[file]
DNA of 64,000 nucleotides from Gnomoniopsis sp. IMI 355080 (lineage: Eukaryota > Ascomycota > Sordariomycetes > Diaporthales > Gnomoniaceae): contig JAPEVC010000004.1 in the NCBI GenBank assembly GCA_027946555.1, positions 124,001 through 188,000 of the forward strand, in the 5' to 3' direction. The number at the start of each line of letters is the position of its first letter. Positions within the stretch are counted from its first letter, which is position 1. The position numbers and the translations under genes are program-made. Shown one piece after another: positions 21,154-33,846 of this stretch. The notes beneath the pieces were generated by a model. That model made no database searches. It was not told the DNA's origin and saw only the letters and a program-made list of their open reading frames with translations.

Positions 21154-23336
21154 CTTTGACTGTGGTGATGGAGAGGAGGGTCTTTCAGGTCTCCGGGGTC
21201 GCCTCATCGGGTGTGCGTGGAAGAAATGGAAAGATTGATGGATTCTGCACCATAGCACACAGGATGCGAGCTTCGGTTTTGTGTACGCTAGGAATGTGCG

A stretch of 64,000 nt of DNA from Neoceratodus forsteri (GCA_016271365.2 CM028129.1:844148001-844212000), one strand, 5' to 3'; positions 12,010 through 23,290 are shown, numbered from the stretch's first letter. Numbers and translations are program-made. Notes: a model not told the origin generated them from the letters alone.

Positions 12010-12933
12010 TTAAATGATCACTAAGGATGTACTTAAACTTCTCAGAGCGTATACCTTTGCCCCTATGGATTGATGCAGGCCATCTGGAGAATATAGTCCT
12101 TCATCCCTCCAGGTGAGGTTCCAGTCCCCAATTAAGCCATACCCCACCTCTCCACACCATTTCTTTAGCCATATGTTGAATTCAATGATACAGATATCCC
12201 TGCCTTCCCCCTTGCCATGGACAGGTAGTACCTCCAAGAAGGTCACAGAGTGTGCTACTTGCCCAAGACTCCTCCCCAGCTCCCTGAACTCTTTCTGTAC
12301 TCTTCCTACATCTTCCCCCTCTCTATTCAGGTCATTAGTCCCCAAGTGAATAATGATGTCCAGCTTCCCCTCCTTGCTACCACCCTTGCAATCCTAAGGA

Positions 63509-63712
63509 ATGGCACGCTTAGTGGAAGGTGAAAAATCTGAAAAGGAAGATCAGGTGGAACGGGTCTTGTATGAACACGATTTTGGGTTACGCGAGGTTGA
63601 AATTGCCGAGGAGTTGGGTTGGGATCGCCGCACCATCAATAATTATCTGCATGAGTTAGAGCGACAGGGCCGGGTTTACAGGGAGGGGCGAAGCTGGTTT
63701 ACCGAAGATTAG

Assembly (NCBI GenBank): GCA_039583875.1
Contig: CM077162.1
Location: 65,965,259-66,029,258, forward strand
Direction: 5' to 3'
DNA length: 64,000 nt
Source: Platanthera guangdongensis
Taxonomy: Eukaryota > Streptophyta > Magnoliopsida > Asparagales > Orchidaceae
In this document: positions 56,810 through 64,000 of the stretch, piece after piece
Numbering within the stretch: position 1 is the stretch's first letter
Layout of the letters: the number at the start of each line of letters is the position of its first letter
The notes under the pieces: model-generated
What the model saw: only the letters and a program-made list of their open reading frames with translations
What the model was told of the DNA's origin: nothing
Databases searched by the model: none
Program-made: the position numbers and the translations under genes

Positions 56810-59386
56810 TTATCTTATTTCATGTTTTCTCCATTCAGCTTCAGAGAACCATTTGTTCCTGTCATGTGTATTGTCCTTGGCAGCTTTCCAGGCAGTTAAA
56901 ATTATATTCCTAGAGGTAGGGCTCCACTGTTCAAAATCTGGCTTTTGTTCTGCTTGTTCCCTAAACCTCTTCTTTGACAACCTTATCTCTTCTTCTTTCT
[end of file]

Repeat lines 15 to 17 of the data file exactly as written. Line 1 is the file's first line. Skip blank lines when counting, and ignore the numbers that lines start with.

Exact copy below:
Assembly (NCBI GenBank): GCA_039583875.1
Contig: CM077162.1
Location: 65,965,259-66,029,258, forward strand